Will You #GetThemGrowing for National Children’s Gardening Week?

Will You #GetThemGrowing for National Children’s Gardening Week?

Have you been enjoying Chelsea Flower Show recently? My husband Ryan loves watching it for inspiration. His dreams of having a Chelsea-worthy garden are a loooong way off, but he enjoys it nonetheless. My parents also love gardening, but I have to confess it’s never much interested me. I think it has skipped a generation, however, as Ava and Thea love it, Ava in particular. My parents encourage the girls to help in the garden, and they often end up soaked in water butt water, which they love, of course. A few weeks ago Ava worked with Ryan for hours, so he gave her some pots of her own to plant up. Helping in the gardenThea spent the whole time bouncing on the trampoline, but also wanted her own garden. She mainly just filled it with snails though.

When Dobbies Garden Centre asked us if we’d like help to get the girls more involved with gardening, I thought it was a good opportunity to get Thea more engaged. Their #GetThemGrowing campaign is part of National Children’s Gardening Week (26th May to 3rd June) which encourages parents to get their kids growing and enjoying the outdoors. You can find lots of fun ideas for getting the kids into gardening on the National Children’s Gardening Week website, including a bamboo tipi, and growing an edible hanging basket.

Did you know?

New research from Dobbies* shows that 61% of parents think gardening is a good way for their children to learn more about the natural world while still having fun. An independent survey** by National Children’s Gardening Week showed 94% of primary school head teachers and deputy head teachers agreed school gardening benefits either pupils’ physical health, mental well-being, social skills, behaviour or concentration.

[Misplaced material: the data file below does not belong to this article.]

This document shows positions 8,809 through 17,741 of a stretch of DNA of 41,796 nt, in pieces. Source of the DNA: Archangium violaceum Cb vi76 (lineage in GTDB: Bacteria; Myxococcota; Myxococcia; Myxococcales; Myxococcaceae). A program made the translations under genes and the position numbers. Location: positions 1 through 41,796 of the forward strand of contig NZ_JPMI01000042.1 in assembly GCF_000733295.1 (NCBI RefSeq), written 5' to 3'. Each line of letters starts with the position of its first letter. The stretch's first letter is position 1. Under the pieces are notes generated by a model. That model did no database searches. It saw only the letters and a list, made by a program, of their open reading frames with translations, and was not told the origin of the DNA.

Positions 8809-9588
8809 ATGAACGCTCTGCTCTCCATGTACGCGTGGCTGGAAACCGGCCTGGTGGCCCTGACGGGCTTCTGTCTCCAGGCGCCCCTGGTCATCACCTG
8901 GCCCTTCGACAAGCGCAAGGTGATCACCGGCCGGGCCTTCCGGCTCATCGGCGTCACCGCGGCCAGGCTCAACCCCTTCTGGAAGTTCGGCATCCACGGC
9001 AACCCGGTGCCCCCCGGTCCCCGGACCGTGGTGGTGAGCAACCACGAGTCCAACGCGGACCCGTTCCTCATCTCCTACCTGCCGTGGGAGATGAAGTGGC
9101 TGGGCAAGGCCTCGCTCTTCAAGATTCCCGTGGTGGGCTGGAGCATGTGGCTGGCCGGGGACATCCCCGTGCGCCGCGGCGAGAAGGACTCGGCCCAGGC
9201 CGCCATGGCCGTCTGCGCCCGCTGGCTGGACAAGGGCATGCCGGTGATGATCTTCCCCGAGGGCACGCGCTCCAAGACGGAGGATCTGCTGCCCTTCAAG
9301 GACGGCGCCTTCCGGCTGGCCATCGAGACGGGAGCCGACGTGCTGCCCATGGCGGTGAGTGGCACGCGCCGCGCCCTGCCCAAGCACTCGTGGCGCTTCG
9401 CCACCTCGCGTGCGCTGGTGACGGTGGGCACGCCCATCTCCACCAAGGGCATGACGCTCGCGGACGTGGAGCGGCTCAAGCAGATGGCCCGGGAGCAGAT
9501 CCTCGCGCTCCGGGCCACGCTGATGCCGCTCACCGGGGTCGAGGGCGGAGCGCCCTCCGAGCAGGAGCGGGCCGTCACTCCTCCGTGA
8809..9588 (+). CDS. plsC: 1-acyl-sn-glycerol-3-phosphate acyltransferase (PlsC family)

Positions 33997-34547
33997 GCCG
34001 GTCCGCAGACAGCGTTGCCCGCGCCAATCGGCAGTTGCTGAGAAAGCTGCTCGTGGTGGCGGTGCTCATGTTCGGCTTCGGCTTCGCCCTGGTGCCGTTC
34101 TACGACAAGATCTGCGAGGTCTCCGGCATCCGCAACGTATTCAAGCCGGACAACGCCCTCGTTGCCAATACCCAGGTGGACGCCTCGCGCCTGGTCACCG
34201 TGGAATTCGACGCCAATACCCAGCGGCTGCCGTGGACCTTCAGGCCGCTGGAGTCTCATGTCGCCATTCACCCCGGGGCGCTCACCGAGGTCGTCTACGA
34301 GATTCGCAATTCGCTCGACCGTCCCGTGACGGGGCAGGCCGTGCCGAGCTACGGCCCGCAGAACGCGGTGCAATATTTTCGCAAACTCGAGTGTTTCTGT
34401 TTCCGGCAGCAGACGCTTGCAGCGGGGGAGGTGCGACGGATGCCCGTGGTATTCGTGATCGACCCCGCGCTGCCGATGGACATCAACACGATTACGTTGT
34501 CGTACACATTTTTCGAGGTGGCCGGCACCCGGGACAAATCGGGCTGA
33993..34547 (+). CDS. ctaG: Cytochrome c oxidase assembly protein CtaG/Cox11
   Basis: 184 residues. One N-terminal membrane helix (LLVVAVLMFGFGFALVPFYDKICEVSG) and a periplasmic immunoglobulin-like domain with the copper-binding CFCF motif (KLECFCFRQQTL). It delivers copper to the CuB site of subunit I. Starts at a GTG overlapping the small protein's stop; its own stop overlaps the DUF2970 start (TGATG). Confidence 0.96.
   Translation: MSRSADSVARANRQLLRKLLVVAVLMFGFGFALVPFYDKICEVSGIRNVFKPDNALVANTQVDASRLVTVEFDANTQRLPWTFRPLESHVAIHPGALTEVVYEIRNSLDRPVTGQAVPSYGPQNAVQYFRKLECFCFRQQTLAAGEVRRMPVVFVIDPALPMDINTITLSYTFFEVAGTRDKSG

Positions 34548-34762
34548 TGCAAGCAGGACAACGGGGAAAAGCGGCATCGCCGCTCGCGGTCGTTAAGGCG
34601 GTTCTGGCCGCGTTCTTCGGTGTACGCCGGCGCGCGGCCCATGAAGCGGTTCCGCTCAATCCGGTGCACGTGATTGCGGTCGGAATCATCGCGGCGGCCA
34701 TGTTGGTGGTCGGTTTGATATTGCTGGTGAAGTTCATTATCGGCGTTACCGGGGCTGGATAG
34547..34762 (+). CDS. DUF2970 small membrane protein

Sadly, primary schools typically have just 33p per pupil to spend on school gardening. We are lucky that we have a garden for the girls to potter about in, and we have grown veggies in the past (the royal ‘We’ – I just cook them!). Thea got a Fairy Garden for her birthday and both girls were so excited when the grass started growing. Ava is also a strawberry picking ninja so we are hoping they will follow in their dad and grandparents’ footsteps and be green fingered.

Thea was super keen to plant up the peas Dobbies sent us, using the cute little child-sized tools. She is also excited about the water bottle as her new topic at school is all about creepy crawlies. The lovely activity book will be great to support this topic too.

Will You #GetThemGrowing for National Children's Gardening Week?

Thea is Excited About #GetThemGrowing

Thea couldn’t wait to get her wellies on and plant the pea seeds in her corner of the garden. She nearly forgot to wear the gloves but remembered just in time!

After all that hard work it was time for  a treat.

Enjoying a treat after all her hard work gardening

Thea is excited to see how her garden is growing and we have everything crossed that they will grow!

How You Can #GetThemGrowing

Dobbies is running a special Little Seedlings Club on Sunday 3rd June, as part of the National Children’s Gardening Week. Kids from 4 to 10 will get to personalise their garden by planting seeds in the shape of their initials, then take them home to watch them grow. The best part is that it’s free: you can sign up and find your local store and event times here. Our family love a trip to the garden centre, so we will hopefully be heading over to our local Dobbies on the 3rd – maybe see you there!

Follow:

*Dobbies National Children’s Gardening Week research conducted on 1019 parents and children aged 7-11 by Independent Media News on behalf of Dobbies Garden Centres.

**Referenced from ‘THE STATE OF PRIMARY SCHOOL GARDENING IN THE UK’ report conducted by National Children’s Gardening Week and the Horticultural Trades Association.

What do you think? You're welcome to comment without your name, email or website if you prefer.

This site uses Akismet to reduce spam. Learn how your comment data is processed.